Only 11% of marketers set aside a specific budget for marketing innovation efforts, and only 9% make marketing innovation a part of every marketer's budget, according to a recent Forrester survey. Yet 95% of these marketers agreed that they are achieving positive ROI from their innovation programs. Why the disconnect? Mastering marketing innovation is getting harder and harder due to the ever-changing customer landscape caused by digital disruption, perpetually connected customers and shifting customer expectations.
In every industry, digital competitors are taking advantage of new platforms and tools to undercut competitors, get closer to customers and disrupt the traditional way of doing business. In fact, the same survey found that the majority of firms -- 46% of whom generate over $1 billion in revenue per year-- are still in the early stages of innovation maturity. To keep up, Forrester maintains that the only way to compete is to evolve and innovate. But creating an innovation-driven culture is challenging. First, firms must understand the four marketing innovation cultures in order to determine both their current and aspirational state:
Risk-averse This culture typically exhibits "command and control" personalities like those that are in highly regulated industries or have monopolistic power within market segments. Traditionally, they only innovate when forced.
Pragmatist This culture tends to be conservative and consensus driven, which makes it slow to react to changes. Although these organizations' current marketing programs still drive business, they are increasingly at risk from smaller, more nimble competitors. Forrester has found that more than 60% of brands fall into this category.
Experimenter Typically, firms with an experimenter culture are highly focused on innovation to drive differentiation around customer experience but lack a long-term strategy.
Customer-obsessed These firms are defined by their obsession with the lifestyle, needs and wants of their customer and build a culture that is both rare and inherently innovative. Forrester has found that only 3% of brands fall into this category.
What's next after a brand has identified its approach to innovation? Leading innovators don't target where their customers are today but where they will be in the future. With customer technology adoption moving faster than ever before, marketers must accelerate their brand and company through a disrupted, fragmented ecosystem. Marketers can get started by:
Making the business case for innovation and securing C-level support. The key to long-term success for a marketing innovation program is C-level monitoring. Forrester has found that only 20% of marketers receive support from executive leaders when it comes to these types of programs. In order to make a stronger business case for innovation, marketers must consider: a plan to develop organizational leadership; specific marketing innovation budget allowances, either by total or percent of marketing spend; and expected return on investment. One way to maximize productivity is to take advantage of in-house or agency partner innovation labs to brainstorm and ideate "what's next" opportunities. Once strong contenders are identified, conduct pilot market tests, measure results and scale those that gain traction. The results of these pilot programs can be used to demonstrate the need for ongoing funding and support.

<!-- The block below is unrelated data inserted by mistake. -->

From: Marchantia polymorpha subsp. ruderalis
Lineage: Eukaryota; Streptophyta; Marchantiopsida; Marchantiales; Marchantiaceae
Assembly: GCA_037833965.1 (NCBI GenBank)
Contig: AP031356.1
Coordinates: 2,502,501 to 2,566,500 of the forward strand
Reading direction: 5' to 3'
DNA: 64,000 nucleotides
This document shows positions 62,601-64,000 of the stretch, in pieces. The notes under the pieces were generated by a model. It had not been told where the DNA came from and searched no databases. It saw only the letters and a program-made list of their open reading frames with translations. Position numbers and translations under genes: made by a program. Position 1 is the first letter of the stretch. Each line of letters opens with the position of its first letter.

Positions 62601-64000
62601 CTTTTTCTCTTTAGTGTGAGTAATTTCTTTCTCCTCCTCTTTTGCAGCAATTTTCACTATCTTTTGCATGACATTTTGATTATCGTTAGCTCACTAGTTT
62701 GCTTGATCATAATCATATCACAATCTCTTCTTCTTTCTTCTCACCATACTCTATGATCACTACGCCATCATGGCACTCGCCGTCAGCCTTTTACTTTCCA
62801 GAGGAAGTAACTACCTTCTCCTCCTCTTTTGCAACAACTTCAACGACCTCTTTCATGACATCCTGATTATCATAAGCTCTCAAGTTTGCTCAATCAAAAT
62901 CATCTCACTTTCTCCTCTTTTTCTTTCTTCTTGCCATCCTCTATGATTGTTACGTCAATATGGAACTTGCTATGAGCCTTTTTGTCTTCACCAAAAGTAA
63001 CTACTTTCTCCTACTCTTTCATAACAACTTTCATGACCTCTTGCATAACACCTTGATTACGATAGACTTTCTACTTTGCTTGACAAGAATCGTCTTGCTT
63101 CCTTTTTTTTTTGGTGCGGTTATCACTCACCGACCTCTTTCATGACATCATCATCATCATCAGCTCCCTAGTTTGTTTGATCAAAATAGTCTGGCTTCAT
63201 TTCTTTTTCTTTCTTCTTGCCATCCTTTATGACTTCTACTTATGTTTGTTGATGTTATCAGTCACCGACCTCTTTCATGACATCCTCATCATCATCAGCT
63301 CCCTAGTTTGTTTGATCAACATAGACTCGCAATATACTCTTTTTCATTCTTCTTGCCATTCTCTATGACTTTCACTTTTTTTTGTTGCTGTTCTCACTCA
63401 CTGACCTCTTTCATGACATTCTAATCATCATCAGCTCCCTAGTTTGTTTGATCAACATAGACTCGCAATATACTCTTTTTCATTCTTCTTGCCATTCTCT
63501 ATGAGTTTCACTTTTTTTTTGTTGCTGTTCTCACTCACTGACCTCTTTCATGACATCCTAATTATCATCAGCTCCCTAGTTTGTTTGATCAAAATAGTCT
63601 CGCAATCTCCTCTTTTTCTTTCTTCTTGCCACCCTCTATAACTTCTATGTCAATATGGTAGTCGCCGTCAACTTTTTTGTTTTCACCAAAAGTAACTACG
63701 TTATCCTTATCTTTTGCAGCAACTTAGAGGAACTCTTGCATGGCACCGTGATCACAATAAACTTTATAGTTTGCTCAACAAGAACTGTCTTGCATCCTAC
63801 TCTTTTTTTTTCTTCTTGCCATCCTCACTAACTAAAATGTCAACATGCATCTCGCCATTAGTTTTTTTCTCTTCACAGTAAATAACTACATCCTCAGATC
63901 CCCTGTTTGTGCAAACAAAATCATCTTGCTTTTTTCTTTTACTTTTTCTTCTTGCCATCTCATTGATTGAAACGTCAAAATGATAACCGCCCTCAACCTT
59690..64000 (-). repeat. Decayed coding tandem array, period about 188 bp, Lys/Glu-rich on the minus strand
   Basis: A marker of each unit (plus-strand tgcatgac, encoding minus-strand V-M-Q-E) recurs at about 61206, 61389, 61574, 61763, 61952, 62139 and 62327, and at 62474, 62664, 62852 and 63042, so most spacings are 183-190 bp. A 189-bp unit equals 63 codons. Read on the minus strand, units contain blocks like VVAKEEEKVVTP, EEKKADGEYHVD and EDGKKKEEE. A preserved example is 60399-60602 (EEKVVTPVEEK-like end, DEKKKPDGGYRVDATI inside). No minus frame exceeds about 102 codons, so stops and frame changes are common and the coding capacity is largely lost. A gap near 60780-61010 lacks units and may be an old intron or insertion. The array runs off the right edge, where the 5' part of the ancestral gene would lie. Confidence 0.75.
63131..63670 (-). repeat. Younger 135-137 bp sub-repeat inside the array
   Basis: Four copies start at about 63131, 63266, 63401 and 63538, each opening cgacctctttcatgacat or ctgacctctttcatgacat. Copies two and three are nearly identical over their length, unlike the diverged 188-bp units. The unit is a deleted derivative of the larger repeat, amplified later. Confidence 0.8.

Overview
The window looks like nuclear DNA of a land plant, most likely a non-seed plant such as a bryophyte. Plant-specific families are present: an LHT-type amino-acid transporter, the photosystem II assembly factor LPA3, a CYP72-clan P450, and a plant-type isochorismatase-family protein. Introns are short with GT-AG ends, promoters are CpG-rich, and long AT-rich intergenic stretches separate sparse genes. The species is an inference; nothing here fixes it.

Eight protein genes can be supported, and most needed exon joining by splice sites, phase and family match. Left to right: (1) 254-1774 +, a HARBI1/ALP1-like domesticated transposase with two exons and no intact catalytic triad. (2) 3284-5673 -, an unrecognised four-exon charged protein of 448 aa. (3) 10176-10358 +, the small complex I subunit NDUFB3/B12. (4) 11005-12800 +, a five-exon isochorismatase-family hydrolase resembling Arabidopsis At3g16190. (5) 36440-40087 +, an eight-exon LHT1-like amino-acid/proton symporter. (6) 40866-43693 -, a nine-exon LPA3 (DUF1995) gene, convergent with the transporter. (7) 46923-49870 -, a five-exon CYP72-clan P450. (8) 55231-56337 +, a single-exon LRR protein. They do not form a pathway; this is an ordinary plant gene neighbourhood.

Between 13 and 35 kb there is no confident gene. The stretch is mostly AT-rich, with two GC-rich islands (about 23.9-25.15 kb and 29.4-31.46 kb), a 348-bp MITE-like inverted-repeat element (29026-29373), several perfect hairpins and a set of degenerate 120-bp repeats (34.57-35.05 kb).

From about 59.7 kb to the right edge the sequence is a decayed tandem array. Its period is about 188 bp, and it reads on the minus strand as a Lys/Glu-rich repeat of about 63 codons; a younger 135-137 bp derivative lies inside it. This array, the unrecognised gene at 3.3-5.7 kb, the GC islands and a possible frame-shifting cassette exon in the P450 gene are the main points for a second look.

Leveraging customer insights to take an innovation-anywhere approach. It's no secret that understanding customer behavior is critical to success. So why do only 40% of brands source innovation ideas from their customers and technology and agency partners? Just as firms would conduct physical store walkthroughs, marketing teams should regularly conduct digital touch-point walkthroughs. By taking the same digital journey as a customer, brands will learn invaluable information about customer experiences, expectations and challenges. In addition, leverage employees who interact with traditional and digital touch points on a daily basis.
Establishing a dedicated marketing innovation budget and holding the team accountable. A dedicated marketing budget is critical to success. Take the Coca-Cola model of 70-20-10, where 70% of the marketing budget is for "now," 20% for "new," and 10% for "what's next" marketing programs. It's also imperative to hold teams accountable by determining the success or failure of each program. The only way the organization will learn what works and what doesn't is to synthesize the insights, end failing programs fast and quickly scale the successes.
As technology permeates every aspect of marketing, IT is quickly becoming a strategic partner to the marketing team -- or it should be. All too often, IT and marketing are facing off rather than working together. Here’s what marketers need to know to work well with the tech team. Brought to you by Rackspace.Learn more